Show Less
Restricted access

Hip Hop in American Cinema

Melvin Donalson

Hip Hop in American Cinema examines the manner in which American feature films have served as the primary medium for mainstreaming hip hop culture into American society. With their glamorizing portrayals of graffiti writing, break dancing, rap music, clothing, and language, Hollywood movies have established hip hop as a desirable youth movement. This book demonstrates how Hollywood studios and producers have exploited the profitable connection among rappers, soundtracks, and mass audiences. Hip Hop in American Cinema offers valuable information for courses in film studies, popular culture, and American studies.
Show Summary Details
Restricted access

1 Representin’ in the Beginnin’: The 1980s

Extract

1

Representin’ in the Beginnin’: The 1980s



In Breakin’ (1984), the energetic Turbo (Michael “Boogaloo Shrimp” Chambers) represents hip-hop creativity as he flashes his dynamic break dancing skills.

More than any other medium, Hollywood movies introduced mainstream America to hip-hop culture in the 1980s. In particular, Hollywood seized upon the visual and aural dynamics of three expressions of the youth culture to showcase: graffiti writing, break dancing, and rapping. The presentation of hip-hop culture was not based upon an altruistic concern to reveal the environmental, economic, and social challenges of inner city communities, but was connected instead to a more basic goal—profits. Although urban background grit and grime often served as a realistic backdrop of hip-hoprelated films, the studio objectives remained linked to the commercial appeal of the exotic and foreign, rather than provoking and stirring social activism. ← 7 | 8 →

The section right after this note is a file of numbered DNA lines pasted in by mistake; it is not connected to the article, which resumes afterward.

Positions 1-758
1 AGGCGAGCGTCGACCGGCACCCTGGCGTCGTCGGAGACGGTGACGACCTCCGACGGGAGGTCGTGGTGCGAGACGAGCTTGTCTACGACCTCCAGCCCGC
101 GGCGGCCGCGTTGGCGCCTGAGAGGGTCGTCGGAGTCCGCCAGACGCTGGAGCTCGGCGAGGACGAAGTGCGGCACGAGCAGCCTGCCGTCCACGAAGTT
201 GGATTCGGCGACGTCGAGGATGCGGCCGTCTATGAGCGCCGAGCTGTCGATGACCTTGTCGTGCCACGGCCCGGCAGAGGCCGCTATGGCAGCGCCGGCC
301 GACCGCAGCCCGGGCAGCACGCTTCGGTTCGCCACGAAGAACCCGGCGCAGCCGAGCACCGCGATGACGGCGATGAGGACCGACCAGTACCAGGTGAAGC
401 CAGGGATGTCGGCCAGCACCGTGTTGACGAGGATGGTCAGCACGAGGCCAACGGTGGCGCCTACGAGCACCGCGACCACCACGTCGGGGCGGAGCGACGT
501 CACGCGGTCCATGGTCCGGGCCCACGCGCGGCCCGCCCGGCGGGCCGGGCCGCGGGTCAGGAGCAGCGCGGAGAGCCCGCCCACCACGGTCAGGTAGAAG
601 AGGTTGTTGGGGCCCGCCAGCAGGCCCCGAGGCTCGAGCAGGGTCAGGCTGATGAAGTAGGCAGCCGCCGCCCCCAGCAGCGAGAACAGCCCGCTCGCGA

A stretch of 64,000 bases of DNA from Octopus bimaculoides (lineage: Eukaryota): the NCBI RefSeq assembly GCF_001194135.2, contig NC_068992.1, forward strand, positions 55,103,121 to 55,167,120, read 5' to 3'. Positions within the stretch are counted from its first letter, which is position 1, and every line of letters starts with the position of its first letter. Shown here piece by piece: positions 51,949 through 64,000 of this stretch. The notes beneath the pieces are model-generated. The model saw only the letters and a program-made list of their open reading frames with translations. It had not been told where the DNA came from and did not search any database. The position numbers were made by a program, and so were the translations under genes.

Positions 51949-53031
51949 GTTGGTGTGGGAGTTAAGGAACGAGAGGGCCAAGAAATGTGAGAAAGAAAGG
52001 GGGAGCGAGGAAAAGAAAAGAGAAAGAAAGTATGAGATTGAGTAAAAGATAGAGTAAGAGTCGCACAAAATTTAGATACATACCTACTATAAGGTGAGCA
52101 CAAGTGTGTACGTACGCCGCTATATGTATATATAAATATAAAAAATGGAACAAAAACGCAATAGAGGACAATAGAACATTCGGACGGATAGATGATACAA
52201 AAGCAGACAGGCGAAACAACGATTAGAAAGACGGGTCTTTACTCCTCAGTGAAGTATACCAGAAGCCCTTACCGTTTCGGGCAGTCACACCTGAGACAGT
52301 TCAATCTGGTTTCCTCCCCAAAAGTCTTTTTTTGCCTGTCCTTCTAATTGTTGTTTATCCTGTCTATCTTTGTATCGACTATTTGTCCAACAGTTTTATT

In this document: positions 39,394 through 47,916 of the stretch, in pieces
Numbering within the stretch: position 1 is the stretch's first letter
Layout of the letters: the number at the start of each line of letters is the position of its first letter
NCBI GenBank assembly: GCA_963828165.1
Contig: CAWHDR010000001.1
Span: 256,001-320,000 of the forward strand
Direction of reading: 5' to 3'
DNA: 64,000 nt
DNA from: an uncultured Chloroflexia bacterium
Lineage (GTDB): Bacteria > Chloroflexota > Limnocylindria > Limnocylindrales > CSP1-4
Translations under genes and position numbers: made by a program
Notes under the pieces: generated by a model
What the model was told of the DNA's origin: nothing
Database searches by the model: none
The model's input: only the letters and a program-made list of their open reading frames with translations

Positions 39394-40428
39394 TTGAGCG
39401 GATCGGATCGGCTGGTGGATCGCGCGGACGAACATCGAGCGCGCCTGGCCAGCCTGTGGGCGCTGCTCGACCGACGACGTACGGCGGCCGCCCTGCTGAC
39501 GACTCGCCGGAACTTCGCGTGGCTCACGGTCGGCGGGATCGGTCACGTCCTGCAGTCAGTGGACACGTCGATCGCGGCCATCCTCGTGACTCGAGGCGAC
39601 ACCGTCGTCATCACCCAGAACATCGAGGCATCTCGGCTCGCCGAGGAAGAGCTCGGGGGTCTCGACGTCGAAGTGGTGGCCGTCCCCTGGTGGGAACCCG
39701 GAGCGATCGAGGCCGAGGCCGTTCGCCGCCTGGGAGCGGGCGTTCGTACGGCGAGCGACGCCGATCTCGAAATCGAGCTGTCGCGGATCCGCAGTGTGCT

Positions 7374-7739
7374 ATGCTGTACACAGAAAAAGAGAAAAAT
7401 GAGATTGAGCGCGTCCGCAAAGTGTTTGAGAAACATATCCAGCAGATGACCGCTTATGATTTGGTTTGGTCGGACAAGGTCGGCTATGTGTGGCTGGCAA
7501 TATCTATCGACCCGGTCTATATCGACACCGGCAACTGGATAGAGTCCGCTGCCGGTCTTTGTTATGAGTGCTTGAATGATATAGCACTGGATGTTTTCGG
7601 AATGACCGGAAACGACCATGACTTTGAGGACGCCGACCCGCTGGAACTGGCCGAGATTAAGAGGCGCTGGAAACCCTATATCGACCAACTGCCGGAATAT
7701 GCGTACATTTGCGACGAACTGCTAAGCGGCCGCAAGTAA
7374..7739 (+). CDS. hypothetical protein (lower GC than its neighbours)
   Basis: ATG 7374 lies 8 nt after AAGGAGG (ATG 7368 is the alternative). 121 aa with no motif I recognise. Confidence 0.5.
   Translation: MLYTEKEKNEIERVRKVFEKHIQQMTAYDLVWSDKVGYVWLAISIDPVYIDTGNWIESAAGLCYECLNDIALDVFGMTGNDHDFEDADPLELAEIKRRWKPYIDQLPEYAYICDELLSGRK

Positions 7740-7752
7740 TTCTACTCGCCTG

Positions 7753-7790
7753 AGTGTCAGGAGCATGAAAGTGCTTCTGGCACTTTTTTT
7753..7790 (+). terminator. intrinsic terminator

You are not authenticated to view the full text of this chapter or article.

This site requires a subscription or purchase to access the full text of books or journals.

Do you have any questions? Contact us.

Or login to access all content.